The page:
Wednesday, 3 August 2016
Writer Jon Owen
Last week we shared Mother’s Day at our small local church. I sat next to a brave young woman who has more courage than most people I have ever met. As a warm up exercise we were asked to think of all the phrases our mums used that we now find slipping out of our mouths. We laughed as we shared one liners like, “You’ll thank me one day” and, “In my day…”. I glanced over at her and asked her quietly if she had one, she blushed and half whispered, “Don’t set him off…”
Our media often over-simplifies portrayals of domestic violence as extremely clear cut, showing scenes where we can see it occurring through open windows or witness it spill out onto the street. It then usually will provide us with a straight forward road map for action. Sadly, reality is never as clear cut.
The muffled sounds of domestic violence coming from behind closed doors are not only sickening, they also possess the ability to make us feel powerless.
I was very fortunate to grow up in a household where there was no fear of violence, which I somehow took for granted. I had friends who, while their family also attended church, were not so fortunate. On a few occasions, I was over playing at their house when their father would come home and summon one of them into a room and begin beating them for a minor infraction. At seven years old I remember feeling so helpless and asking the adults what we should do. Unfortunately, the best advice seemed to be ‘ignore it and pray about it’.
I am so glad we live in a word where it is no longer acceptable to hold the view that this behaviour is somehow okay. Domestic violence is a sin and is never acceptable. Under any circumstance. Full. Stop.
God has a dream for this world (that’s Desmond Tutu’s beautiful phrase for what we call ‘the Kingdom of God’), where there is no discrimination on the basis of gender or nationality, and we are all one in Christ (Gal 3:28). One of the roots of violence is when we cease to encounter others as humans and reduce them to objects that we can manipulate and dominate.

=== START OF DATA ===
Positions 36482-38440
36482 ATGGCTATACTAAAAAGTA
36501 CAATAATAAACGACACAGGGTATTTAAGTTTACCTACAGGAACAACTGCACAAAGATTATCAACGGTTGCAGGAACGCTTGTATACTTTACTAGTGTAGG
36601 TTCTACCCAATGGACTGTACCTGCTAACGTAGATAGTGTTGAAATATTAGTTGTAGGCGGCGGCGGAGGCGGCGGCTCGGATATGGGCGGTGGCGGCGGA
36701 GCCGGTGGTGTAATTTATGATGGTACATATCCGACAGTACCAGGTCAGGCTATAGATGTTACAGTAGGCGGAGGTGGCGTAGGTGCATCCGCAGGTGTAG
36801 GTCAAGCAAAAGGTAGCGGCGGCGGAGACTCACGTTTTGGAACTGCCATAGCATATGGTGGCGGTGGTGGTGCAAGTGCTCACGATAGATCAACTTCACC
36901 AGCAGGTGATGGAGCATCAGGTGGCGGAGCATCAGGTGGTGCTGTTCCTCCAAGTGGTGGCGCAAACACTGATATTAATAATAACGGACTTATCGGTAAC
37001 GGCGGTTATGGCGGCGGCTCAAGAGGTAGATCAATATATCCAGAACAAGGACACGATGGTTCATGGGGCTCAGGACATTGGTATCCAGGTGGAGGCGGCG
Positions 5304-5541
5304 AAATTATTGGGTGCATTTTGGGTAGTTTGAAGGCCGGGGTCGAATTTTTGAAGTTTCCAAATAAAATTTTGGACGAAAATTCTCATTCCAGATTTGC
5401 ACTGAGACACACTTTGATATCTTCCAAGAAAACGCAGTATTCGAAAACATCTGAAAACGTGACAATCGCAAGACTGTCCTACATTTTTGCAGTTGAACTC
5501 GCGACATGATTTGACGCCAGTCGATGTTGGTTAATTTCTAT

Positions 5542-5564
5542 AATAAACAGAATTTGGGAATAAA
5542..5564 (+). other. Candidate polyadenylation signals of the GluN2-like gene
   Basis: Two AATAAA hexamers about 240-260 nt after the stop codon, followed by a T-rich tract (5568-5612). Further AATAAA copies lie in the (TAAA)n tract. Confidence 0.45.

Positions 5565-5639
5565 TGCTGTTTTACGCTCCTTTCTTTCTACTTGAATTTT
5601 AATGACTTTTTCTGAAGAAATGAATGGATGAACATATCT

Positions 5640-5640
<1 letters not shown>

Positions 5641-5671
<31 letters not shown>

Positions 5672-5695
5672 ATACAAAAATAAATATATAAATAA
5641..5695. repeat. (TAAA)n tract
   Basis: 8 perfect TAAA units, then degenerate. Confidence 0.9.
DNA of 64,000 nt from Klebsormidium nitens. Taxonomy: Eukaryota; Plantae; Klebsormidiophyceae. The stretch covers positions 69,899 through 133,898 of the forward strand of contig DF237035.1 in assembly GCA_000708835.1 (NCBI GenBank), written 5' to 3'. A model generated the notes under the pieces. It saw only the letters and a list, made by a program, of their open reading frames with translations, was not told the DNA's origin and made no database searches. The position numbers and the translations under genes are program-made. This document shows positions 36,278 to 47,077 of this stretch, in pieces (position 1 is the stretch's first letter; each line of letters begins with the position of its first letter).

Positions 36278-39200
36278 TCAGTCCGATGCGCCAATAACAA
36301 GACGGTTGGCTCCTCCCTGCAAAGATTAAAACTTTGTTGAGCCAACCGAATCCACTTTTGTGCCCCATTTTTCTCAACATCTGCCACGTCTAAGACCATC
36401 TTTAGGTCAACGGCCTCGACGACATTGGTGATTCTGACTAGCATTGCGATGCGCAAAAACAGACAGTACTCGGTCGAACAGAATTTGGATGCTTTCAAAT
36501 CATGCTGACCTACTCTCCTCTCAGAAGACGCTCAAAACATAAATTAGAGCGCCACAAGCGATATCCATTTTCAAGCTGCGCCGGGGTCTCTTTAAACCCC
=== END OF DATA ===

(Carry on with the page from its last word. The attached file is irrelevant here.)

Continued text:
What Kind Of World Does God Want?
Our God is a God who establishes this dream on a foundation of “righteousness and justice” in a place where “mercy and truth go before [him].” (Psalm 89:14 NIV) We who pray the Lord ’s Prayer ask for the provision and strength to work with God to make that dream come “on Earth as it is in Heaven.” (Matt 6:10)
This is not the world we currently live in. There is much to do.
How do we remain faithful to that dream in a world that cries out for justice but often demands it in ways that show no mercy and even manufactures truth to suit its own ends?
Demands for justice far too easily turn into revenge and we too easily end up enmeshed in a Karpman Drama Triangle where we seek to rescue the victim by making a victim of the perpetrator and turn from rescuers into perpetrators ourselves. The dream doesn’t happen if in getting there we make it someone else’s nightmare.
So, what are some ways we can we respond as those committed to loving God and neighbour (Mark 12:30-31)?
To this we find that the amazingly simple and terrible complex answer to the problems of a world lost in misdirection, lies, and death is the person of Jesus who is “the way, the truth, and the life”. (John 14:6)
Following him isn’t primarily about securing our immigration status in the world to come. It’s also about catching a glimpse of the world as God intends it to be and working our guts out make our little patch resemble that glimpse we have been given. It is about taking what we profess with our mouths as we say the Lord’s Prayer—“May your Kingdom come on Earth as it is in Heaven”—and transforming that into action today.
What does the God’s Dream look like?
There are many things that will remain a mystery this side of eternity, but not everything. The Bible does not hide it all from us. My favourite passage, which I regularly read, comes from Isaiah 65:17-25 it paints a vivid picture of what the world to come will look like.
For I am about to create new heavens and a new earth;
the former things shall not be remembered or come to mind.
But be glad and rejoice for ever in what I am creating;
for I am about to create Jerusalem as a joy,
and its people as a delight.
I will rejoice in Jerusalem, and delight in my people;
no more shall the sound of weeping be heard in it,
or the cry of distress.
No more shall there be in it